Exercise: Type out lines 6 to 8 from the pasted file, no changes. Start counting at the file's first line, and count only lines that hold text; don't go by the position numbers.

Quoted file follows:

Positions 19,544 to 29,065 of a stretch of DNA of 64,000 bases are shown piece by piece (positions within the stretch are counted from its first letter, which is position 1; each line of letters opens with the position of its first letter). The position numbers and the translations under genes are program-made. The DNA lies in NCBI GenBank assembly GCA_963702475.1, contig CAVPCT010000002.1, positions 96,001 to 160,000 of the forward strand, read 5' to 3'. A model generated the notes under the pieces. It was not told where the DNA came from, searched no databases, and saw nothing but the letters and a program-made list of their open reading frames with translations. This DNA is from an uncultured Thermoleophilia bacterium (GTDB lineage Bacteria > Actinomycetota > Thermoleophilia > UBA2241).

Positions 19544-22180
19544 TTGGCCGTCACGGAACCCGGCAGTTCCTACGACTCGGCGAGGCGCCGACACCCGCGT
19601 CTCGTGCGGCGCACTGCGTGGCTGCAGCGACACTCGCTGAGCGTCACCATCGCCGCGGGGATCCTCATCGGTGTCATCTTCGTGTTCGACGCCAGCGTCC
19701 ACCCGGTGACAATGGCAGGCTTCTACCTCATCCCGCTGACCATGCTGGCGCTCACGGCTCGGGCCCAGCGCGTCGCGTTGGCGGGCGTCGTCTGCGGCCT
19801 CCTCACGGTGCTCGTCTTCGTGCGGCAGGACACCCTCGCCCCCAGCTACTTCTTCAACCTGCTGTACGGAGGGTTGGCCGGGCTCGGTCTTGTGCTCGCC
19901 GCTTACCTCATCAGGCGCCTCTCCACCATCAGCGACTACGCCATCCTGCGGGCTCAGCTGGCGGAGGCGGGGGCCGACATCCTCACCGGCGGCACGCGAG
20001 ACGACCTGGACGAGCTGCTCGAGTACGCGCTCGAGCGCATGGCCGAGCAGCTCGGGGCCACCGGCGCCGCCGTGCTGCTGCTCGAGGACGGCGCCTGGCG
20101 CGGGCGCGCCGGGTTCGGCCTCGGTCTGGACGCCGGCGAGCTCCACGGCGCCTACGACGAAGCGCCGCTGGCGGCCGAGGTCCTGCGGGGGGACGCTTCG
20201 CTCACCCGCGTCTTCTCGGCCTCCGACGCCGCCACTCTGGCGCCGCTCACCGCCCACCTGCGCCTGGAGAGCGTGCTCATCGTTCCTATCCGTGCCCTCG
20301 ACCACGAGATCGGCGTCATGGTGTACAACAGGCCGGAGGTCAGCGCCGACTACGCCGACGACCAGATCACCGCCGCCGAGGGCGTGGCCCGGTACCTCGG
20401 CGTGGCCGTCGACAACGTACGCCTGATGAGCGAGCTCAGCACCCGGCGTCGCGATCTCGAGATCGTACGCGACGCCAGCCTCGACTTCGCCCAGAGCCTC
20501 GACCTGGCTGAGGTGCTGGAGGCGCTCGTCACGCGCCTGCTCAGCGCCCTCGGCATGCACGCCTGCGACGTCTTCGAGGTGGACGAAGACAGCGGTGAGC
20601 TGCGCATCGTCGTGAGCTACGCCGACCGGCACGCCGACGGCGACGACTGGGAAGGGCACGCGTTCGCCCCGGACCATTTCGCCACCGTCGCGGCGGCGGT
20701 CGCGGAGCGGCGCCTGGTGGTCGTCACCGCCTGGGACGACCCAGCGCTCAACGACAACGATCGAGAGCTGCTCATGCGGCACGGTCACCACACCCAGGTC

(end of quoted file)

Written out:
19801 CCTCACGGTGCTCGTCTTCGTGCGGCAGGACACCCTCGCCCCCAGCTACTTCTTCAACCTGCTGTACGGAGGGTTGGCCGGGCTCGGTCTTGTGCTCGCC
19901 GCTTACCTCATCAGGCGCCTCTCCACCATCAGCGACTACGCCATCCTGCGGGCTCAGCTGGCGGAGGCGGGGGCCGACATCCTCACCGGCGGCACGCGAG
20001 ACGACCTGGACGAGCTGCTCGAGTACGCGCTCGAGCGCATGGCCGAGCAGCTCGGGGCCACCGGCGCCGCCGTGCTGCTGCTCGAGGACGGCGCCTGGCG